Arbitration Clauses in Employment Contracts
It is important when drafting consumer or employment contracts to consider the
appropriateness and enforceability of dispute resolution provisions. In a recent case brought before the Supreme Court of Canada, an arbitration clause in a service agreement caused a dispute between Uber Technologies Inc. and one of the company’s drivers.
UBER TECHNOLOGIES INC. V. HELLER 2020 SCC 16
In 2016, Mr. Heller entered into an online service agreement through the Uber Driver
App, without negotiation. The agreement contained an arbitration clause which required
any dispute to be settled by arbitration in the Netherlands under the International
Chamber of Commerce’s (ICC) Mediation Rules of arbitration. Heller challenged this
clause on the basis that it forced him to travel at his own expense to the Netherlands,
and the ICC rules of arbitration involve high costs to initiate the dispute resolution
procedure, approximately $19,000. The costs required for the arbitration process would
have represented most of Mr. Heller’s annual income.
Heller claimed that the arbitration clause in Uber’s services agreement was invalid as it
was unconscionable, and breached the provisions of Ontario’s Employment Standards
Act (ESA). The Court noted that it was not required to determine whether Heller is an
employee of Uber or an independent contractor, only that it needed to be determined
whether or not the arbitration clause was valid.
The Supreme Court of Canada found Uber’s arbitration clause to be unconscionable as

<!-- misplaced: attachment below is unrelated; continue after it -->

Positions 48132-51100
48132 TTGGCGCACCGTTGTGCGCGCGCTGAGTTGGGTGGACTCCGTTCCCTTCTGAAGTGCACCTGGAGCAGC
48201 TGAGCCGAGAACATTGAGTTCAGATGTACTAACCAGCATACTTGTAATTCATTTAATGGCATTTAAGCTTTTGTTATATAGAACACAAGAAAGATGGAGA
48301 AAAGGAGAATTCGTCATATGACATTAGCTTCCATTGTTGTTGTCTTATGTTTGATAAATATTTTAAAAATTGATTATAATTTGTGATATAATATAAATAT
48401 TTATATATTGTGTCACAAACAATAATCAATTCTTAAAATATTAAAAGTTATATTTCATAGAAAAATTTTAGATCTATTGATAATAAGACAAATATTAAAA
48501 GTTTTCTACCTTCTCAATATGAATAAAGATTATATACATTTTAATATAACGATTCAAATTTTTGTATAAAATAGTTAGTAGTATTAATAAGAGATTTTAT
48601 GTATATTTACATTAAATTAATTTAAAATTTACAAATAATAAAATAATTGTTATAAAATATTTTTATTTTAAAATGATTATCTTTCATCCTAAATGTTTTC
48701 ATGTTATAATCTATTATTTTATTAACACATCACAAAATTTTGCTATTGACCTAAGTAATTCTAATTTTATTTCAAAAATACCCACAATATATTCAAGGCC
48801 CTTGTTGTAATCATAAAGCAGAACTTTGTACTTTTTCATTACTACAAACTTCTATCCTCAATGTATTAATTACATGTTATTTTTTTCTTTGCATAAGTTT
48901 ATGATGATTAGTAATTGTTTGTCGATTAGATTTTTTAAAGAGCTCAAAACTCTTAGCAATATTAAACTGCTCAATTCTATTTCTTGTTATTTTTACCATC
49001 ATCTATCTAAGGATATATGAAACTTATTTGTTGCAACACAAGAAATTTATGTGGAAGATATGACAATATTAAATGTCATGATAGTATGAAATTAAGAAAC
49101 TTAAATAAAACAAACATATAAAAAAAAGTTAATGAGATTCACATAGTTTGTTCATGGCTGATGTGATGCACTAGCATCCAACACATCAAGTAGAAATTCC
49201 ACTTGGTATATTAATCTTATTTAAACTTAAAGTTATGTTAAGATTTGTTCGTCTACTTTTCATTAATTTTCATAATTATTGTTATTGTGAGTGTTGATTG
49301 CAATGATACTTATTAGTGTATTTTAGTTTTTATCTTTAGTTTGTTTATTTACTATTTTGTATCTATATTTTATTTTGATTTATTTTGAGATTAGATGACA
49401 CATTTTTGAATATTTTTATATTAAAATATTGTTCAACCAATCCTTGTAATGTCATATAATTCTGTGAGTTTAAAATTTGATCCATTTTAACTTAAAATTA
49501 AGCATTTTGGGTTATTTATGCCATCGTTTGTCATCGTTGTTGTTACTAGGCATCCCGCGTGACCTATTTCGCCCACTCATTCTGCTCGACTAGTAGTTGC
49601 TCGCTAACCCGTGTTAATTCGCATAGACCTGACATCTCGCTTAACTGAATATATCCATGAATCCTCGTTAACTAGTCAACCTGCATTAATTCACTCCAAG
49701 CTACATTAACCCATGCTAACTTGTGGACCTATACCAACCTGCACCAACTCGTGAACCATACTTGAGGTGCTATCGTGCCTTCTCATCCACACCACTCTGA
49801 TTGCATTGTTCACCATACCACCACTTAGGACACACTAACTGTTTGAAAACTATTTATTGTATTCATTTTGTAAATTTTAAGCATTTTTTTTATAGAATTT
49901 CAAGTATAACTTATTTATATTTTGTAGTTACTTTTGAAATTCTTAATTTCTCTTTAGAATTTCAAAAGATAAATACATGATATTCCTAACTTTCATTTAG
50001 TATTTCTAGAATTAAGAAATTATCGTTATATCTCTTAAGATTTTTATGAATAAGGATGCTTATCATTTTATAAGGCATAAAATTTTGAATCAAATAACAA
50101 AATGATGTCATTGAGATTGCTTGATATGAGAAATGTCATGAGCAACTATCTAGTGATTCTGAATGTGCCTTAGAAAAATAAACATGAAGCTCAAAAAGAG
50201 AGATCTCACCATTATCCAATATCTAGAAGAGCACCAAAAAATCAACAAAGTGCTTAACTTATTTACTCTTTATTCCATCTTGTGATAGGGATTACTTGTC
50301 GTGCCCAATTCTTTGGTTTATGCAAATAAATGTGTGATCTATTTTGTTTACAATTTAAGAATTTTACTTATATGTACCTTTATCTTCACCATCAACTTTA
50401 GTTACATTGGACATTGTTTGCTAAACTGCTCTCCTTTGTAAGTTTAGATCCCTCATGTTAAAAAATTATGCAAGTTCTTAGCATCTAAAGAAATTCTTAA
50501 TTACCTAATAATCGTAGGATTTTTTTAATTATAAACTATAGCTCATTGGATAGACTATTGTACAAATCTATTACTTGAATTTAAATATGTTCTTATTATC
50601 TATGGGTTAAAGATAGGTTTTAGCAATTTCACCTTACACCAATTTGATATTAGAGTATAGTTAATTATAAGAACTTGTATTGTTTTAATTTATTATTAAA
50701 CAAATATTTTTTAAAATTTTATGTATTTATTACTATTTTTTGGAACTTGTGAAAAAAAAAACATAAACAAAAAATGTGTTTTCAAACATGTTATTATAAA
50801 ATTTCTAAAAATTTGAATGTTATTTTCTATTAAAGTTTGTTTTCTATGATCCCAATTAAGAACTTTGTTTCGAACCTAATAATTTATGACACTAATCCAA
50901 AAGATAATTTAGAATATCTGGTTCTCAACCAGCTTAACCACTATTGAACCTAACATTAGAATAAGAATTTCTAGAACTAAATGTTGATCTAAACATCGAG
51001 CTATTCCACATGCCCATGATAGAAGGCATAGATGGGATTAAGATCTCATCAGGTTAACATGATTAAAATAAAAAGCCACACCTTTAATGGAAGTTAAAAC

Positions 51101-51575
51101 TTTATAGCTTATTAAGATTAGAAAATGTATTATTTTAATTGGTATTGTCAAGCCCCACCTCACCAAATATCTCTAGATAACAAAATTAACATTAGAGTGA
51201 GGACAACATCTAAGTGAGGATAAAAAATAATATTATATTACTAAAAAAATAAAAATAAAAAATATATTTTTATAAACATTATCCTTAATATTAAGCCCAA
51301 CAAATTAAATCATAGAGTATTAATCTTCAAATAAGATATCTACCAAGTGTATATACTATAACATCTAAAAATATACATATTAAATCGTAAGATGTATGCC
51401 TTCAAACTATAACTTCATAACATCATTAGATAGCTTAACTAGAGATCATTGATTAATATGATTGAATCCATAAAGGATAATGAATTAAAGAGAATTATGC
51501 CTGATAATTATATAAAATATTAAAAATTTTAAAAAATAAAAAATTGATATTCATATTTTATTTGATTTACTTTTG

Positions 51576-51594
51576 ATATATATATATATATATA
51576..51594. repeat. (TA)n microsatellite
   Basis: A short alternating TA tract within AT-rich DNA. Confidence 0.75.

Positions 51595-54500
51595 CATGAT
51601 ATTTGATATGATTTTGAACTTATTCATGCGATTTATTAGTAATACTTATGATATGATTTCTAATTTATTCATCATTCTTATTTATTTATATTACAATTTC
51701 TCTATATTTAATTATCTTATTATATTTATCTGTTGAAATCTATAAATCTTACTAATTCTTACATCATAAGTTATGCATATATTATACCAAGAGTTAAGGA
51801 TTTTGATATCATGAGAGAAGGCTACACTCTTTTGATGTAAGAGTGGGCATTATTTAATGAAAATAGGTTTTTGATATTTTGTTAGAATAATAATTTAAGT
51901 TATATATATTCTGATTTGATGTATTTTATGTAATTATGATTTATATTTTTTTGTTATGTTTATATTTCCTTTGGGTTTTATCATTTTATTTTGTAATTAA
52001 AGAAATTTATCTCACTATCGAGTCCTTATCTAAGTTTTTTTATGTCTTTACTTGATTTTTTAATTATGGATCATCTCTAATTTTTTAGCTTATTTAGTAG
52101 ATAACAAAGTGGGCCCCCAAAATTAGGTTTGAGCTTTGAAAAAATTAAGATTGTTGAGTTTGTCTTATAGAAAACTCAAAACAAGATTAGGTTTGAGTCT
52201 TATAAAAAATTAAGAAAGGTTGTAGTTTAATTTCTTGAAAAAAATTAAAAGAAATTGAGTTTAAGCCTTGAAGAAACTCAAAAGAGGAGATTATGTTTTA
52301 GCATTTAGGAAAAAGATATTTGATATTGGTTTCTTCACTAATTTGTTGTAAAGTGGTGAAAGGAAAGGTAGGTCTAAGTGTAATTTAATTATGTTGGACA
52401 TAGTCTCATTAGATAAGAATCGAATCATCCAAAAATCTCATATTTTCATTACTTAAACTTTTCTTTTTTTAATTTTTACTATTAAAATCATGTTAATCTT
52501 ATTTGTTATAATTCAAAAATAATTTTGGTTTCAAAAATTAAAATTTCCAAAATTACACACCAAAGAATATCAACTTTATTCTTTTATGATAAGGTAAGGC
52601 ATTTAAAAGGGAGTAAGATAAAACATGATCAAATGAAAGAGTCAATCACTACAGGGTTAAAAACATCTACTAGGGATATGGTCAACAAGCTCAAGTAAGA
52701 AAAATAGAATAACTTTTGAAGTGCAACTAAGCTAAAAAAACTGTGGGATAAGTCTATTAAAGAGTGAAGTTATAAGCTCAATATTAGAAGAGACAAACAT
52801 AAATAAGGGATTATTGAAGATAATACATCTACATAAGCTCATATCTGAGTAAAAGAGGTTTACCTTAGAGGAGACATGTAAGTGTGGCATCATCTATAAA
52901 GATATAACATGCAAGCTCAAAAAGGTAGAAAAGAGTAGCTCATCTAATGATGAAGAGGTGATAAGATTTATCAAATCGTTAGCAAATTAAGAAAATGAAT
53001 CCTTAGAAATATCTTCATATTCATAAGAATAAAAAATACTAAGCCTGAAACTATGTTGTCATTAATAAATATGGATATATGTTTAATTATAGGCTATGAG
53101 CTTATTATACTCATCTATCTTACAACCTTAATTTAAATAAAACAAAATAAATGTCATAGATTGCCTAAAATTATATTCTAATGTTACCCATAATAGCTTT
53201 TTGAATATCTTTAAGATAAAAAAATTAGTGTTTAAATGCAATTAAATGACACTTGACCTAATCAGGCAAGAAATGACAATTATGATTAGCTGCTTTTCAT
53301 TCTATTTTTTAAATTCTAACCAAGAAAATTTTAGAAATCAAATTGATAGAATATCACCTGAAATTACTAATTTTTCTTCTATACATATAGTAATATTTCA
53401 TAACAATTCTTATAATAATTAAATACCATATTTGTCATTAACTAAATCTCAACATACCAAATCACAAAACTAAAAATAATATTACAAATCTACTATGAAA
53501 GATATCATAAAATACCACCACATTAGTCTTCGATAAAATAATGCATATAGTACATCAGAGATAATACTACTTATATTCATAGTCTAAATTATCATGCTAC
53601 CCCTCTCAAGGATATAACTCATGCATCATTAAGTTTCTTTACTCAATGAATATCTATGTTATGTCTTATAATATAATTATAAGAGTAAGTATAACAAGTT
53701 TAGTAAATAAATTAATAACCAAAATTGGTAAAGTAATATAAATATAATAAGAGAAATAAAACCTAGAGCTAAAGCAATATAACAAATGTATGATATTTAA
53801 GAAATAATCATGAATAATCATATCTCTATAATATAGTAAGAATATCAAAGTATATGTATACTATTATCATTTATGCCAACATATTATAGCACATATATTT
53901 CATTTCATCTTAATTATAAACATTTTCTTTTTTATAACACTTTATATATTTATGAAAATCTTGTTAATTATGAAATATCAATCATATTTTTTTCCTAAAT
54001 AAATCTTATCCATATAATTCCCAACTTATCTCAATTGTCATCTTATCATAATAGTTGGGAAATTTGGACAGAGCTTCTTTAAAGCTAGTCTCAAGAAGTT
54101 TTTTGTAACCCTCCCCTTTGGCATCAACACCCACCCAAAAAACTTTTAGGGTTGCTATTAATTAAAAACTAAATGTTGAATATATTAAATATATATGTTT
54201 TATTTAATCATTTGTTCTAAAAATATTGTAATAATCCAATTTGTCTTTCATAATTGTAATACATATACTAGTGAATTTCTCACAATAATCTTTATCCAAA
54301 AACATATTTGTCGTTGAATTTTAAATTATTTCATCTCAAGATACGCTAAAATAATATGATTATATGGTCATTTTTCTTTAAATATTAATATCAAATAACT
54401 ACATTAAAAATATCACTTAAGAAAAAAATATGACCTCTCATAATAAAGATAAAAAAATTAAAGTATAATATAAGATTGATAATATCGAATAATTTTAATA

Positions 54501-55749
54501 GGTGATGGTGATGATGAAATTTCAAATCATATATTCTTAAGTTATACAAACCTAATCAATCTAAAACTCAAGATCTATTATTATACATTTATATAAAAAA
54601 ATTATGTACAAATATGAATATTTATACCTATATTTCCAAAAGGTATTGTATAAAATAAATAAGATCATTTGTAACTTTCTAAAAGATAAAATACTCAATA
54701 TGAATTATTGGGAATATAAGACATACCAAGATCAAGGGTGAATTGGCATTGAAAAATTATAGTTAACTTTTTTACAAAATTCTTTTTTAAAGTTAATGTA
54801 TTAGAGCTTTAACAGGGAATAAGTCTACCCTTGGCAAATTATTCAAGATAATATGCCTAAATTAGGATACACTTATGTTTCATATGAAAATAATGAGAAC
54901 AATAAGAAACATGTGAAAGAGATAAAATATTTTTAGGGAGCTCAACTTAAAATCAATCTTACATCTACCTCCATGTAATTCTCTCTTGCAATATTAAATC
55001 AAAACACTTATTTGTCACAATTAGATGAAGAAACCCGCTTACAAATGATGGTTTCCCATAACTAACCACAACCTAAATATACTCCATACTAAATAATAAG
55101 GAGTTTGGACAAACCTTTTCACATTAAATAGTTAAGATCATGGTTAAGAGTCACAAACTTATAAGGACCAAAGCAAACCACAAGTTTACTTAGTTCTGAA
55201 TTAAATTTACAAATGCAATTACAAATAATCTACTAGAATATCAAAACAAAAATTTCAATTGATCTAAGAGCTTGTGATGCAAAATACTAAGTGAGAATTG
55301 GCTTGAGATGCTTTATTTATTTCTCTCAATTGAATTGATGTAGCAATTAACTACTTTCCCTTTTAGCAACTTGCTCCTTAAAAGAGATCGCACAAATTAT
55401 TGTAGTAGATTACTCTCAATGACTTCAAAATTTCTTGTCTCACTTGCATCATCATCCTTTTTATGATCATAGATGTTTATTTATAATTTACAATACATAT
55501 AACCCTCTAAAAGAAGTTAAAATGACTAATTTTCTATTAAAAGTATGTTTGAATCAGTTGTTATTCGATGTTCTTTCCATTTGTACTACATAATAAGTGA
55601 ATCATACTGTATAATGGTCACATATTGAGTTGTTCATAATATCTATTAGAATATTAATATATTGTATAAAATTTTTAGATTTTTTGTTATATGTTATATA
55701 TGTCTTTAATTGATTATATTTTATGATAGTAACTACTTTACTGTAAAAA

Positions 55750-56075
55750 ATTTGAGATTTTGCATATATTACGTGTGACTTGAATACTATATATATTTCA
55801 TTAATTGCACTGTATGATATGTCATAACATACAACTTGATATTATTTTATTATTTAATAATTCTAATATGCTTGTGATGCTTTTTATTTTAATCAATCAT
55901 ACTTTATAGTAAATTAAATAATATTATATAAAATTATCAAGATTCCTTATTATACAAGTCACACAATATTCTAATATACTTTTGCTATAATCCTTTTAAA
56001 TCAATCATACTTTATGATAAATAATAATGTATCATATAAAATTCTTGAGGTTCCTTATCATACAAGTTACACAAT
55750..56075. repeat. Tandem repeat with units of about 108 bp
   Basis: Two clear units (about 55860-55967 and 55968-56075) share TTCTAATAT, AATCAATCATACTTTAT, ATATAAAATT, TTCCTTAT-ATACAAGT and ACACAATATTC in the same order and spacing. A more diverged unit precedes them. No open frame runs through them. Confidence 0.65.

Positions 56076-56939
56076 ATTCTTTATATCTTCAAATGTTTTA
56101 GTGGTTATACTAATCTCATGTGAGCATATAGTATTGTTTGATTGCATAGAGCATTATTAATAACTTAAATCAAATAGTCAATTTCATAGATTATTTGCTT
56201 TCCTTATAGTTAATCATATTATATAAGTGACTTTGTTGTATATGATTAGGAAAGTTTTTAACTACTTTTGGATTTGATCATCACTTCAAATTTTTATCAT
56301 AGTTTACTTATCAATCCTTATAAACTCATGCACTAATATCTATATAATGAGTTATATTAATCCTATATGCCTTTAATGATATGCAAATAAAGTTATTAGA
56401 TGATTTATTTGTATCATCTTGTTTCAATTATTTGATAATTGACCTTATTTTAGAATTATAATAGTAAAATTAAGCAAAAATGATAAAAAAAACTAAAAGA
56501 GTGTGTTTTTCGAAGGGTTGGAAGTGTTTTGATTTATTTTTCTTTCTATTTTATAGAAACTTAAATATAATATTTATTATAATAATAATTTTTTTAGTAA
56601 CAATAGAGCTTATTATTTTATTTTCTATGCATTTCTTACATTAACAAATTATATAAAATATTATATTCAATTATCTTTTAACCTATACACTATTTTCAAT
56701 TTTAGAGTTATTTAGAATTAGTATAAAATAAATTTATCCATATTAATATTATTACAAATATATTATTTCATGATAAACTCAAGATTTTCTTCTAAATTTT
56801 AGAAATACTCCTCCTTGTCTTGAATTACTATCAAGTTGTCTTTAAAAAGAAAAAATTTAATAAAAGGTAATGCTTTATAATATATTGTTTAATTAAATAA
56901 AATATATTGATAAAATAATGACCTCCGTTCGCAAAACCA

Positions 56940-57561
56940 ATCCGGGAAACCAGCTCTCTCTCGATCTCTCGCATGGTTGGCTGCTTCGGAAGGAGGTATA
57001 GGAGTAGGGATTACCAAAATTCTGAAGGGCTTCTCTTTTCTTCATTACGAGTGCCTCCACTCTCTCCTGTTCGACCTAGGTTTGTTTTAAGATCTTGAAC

it made it impossible for one party to arbitrate, and was therefore invalid. The Court’s
decision was based on both the financial and logistic disadvantages and hardships that
would have been experienced by Heller in attempting to advance a claim against Uber.
In her dissent, the Honourable Justice Côté aimed to reach a compromise by
suggesting that a conditional stay of proceedings be granted, but that a condition be
imposed that Uber agree to hold the arbitration proceedings in Ontario.
It was made clear by the Court that arbitration should remain a valid dispute resolution
process as long as it is a cost-effective and efficient method. However, if the arbitration
process is seemingly unrealistic and unattainable, courts will intervene.
Arbitration is meant to provide an efficient alternative to dispute resolution outside of
judiciary courts. However, it is important that arbitration clauses within service
agreements are realistic. This case addresses the power imbalance between employers
and their employees, and reaffirms the importance of contractual fairness. It is vital that
dispute resolution provisions do not impose unnecessary or excessive burdens and
barriers. The decision by the Court acts as a reminder to contract drafters to focus on
practicality and flexibility when preparing un-negotiated agreements. This case can also
serve as warning to employers to review and potentially amend existing contracts to
ensure their validity.
We recommend that employers seek legal advice when preparing new employment
contracts or reviewing and amending existing contracts. If you have any questions or
concerns or are interested in discussing employment contracts and/or updating existing
employment contracts, please contact us at (604) 736 9791 or email Alex
Disclaimer: This article is not intended to serve as, or should be construed as legal
advice, and is only to provide general information. Should you require legal advice for
your particular situation, please get in touch with us.